The discovery of a new quantum state similar to water that does not freeze

Cryostat is used to achieve temperatures up to 20 mK. Credit: HZDR/Jürgen Jeibmann

Water that simply won’t freeze, no matter how cold it is – a research group including Helmholtz-Zentrum Dresden-Rossendorf (HZDR) has discovered a quantum state that can be described in this way.

Experts from the Institute of Solid State Physics at the University of Tokyo in Japan, Johns Hopkins University in the United States, and the Max Planck Institute for Physics of Complex Systems (MPI-PKS) in Dresden, Germany, have managed to cool a special sample material to a temperature close to absolute zero.

And they found that the central property of atoms – their alignment – did not “freeze” as usual, but remained in a “liquid” state. The new quantum material can serve as a model system for the development of new, highly sensitive quantum sensors. The team presented its findings in the journal nature physics.

At first glance, quantum materials look no different than ordinary materials — but they certainly do their own thing: Inside, electrons interact with extraordinary intensity, with each other and with the atoms of the crystal lattice. This intimate interaction results in powerful quantum effects that act not only at the microscopic level, but also at the macroscopic scale.

Thanks to these effects, quantum materials exhibit remarkable properties. For example, they can conduct electricity completely losslessly at low temperatures. Small changes in temperature, pressure, or electrical potential are often enough to radically change the behavior of a material.

In principle, magnets can also be considered quantum materials; After all, magnetism depends on the inward spin of the electrons in the material. “In some ways, these spins can behave like a fluid,” explains Professor Jochen Wosnitza of the High-field Magnetic Field (HLD) Dresden Laboratory at the HZDR. “As temperatures drop, these turbulent cycles can freeze, much like a lot of water freezes into ice.”

For example, certain types of magnets, so-called ferromagnets, are non-magnetic above their “freeze”, or more accurately point of order. Only when they fall under it can they become permanent magnets.

High purity materials

The international team intended to create a quantum state in which the atomic alignment associated with spin is not ordered, even at very cold temperatures – similar to a liquid that will not solidify, even in extreme cold. To achieve this state, the research group used a special material — a compound of the elements, praseodymium, zirconium, and oxygen. They hypothesized that in this material, the properties of the crystal lattice would enable the electron’s spin to interact with their orbits around the atoms in a special way.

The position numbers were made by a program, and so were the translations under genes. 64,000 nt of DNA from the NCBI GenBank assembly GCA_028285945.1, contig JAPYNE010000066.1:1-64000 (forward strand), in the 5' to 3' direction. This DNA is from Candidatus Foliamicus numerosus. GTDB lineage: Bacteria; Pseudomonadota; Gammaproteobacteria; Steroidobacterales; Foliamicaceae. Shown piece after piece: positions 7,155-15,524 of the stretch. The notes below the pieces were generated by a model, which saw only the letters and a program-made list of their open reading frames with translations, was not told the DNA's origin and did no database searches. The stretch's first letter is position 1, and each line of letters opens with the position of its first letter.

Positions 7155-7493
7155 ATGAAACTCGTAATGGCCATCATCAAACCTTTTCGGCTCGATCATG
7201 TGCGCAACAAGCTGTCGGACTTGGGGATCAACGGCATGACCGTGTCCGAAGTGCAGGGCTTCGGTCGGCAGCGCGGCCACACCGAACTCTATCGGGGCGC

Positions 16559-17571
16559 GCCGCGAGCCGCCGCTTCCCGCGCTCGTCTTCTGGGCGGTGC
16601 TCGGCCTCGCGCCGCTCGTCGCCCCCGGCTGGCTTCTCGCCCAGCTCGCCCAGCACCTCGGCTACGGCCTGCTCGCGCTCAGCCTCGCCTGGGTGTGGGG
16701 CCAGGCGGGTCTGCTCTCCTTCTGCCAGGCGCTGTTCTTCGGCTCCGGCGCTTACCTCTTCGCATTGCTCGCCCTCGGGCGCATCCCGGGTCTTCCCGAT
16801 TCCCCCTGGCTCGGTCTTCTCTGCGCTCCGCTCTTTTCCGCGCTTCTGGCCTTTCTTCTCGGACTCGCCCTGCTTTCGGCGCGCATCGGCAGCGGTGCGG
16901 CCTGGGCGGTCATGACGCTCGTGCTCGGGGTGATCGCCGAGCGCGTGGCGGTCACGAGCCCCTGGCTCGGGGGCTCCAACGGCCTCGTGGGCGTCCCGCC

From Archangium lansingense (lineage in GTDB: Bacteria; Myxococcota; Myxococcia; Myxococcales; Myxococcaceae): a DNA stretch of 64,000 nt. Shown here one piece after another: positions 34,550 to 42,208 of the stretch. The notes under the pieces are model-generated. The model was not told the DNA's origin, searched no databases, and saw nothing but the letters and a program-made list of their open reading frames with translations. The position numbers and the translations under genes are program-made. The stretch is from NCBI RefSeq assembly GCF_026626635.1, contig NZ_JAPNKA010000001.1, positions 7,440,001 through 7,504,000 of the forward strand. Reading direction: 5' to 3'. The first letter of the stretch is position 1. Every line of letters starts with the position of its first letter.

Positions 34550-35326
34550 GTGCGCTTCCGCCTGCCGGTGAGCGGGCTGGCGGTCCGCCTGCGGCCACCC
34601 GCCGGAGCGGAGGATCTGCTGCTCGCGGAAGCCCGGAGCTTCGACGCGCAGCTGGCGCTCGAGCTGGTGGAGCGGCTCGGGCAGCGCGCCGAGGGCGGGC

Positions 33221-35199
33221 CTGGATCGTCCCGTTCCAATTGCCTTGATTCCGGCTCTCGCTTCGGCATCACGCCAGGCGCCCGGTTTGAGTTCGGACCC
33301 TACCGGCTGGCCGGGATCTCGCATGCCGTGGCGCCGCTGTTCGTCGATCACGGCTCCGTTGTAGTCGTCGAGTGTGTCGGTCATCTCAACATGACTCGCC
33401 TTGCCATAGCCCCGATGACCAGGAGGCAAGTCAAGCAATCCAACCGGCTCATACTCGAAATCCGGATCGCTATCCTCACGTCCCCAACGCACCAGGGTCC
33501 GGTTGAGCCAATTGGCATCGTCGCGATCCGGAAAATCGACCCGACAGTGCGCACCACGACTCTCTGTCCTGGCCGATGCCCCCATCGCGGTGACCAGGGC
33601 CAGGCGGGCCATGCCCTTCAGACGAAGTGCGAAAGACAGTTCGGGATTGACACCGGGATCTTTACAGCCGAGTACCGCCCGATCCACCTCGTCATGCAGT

“The prerequisite, however, was to obtain crystals of very high purity and quality,” explains Professor Satoru Nakatsuji of the University of Tokyo. It took several tries, but eventually the team was able to produce crystals pure enough for their experiment: In a cryostat, a kind of super thermos flask, experts gradually cooled the sample to 20 millicelvin—just fifty degrees above absolute. zero.

To see how the sample responds to this cooling process and within a magnetic field, they measured how its length changed. In another experiment, the group recorded how the crystal reacted to ultrasound being sent directly through it.

intimate interaction

The result: “If the spins had ordered, they should have caused an abrupt change in the behavior of the crystal, such as a sudden change in length,” describes it Dr. Sergey Zerlitsyn, HLD’s expert in ultrasound probes. “However, as we noted, nothing happened! There were no abrupt changes in either height or in response to ultrasound.”

Conclusion: The apparent interaction between spins and orbitals has prevented ordering, which is why atoms remain in their liquid quantum state – the first time such a quantum state has been observed. Further investigations into magnetic fields confirmed this assumption.

These fundamental research findings could also have practical implications one day: “At some point we may be able to use the new quantum state to develop highly sensitive quantum sensors,” speculates Jochen Vosnitza. “To do this, however, we have yet to figure out how to systematically generate excitement in this state.”

Quantum sensing is a promising technology in the future. Because their quantum nature makes them very sensitive to external stimuli, quantum sensors can record magnetic fields or temperatures with much greater accuracy than conventional sensors.

more information:
Satoru Nakatsuji, Rotational Orbital Liquid State and Ferromagnetic Translocation of Gas-Liquid on a Perchlor Lattice, nature physics (2022). DOI: 10.1038/s41567-022-01816-4

Provided by the Helmholtz Association of German Research Centers

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